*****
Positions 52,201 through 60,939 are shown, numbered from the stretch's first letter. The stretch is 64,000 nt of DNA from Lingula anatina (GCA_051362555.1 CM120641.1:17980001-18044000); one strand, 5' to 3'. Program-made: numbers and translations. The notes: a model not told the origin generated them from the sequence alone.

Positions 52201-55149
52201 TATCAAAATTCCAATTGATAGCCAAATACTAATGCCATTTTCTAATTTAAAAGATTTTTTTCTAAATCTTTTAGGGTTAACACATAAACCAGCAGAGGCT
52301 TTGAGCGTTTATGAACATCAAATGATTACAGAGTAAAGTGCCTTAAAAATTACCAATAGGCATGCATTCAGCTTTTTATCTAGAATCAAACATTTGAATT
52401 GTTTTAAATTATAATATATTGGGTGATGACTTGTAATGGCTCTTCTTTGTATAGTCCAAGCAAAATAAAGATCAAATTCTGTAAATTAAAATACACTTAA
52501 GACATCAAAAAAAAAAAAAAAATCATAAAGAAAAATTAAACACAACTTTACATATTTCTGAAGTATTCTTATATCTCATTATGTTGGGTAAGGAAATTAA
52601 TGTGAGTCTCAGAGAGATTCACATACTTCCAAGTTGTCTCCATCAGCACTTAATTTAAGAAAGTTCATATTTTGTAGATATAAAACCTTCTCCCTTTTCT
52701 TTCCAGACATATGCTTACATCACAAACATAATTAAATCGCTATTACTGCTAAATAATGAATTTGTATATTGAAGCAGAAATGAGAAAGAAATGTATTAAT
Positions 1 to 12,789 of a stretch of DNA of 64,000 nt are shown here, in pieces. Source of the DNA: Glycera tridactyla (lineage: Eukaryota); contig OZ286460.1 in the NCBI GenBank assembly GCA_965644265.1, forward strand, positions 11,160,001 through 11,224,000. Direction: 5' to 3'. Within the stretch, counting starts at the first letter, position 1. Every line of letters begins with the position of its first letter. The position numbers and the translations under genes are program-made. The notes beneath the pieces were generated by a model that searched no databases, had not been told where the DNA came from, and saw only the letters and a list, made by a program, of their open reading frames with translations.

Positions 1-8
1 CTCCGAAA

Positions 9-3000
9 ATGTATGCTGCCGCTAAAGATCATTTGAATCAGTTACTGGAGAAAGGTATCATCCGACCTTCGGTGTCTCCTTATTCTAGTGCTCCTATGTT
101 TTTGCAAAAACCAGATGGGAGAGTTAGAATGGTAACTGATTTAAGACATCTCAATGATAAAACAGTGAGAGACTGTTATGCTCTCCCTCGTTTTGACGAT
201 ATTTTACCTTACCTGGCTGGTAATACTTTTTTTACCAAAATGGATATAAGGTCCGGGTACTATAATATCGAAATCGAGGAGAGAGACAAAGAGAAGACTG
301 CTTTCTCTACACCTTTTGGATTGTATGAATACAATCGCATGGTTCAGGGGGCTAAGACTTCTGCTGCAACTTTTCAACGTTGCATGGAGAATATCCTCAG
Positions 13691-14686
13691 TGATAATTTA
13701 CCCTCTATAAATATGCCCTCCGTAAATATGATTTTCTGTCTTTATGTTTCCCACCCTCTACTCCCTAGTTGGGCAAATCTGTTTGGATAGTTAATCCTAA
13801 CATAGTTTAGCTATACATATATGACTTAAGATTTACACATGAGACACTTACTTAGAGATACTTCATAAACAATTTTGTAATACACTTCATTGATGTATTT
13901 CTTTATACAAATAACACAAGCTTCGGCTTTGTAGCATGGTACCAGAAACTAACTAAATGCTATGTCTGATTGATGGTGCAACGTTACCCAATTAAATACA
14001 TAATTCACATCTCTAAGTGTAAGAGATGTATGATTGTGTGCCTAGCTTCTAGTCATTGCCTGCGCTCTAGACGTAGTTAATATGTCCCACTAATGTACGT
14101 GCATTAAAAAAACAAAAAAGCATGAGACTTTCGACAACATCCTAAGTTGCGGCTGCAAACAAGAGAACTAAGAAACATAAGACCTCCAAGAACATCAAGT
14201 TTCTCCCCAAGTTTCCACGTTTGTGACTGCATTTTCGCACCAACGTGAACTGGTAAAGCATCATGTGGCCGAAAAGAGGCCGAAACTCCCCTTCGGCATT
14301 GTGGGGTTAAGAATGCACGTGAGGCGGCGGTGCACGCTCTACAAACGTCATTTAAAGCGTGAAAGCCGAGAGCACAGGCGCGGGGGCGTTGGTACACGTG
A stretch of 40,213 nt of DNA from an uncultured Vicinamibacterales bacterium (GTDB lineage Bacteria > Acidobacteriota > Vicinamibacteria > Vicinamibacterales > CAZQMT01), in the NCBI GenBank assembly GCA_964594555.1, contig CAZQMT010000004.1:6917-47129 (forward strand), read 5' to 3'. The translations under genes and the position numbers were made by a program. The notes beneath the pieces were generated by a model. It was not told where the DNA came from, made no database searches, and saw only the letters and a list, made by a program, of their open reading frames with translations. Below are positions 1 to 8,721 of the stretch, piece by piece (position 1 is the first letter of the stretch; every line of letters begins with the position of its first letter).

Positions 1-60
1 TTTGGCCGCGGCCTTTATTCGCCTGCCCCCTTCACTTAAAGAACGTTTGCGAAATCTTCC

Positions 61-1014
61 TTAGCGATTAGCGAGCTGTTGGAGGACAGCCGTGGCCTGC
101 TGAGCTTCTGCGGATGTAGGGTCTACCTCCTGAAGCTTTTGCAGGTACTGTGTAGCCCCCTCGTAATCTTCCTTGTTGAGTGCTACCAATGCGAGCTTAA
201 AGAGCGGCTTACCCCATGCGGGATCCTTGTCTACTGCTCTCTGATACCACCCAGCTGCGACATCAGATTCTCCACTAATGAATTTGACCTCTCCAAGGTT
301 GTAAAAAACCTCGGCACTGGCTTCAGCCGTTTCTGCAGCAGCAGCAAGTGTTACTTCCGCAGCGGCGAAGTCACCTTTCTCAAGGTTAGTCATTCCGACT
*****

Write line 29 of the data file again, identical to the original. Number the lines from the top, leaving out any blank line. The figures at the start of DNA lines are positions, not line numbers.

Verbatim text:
Positions 61-1014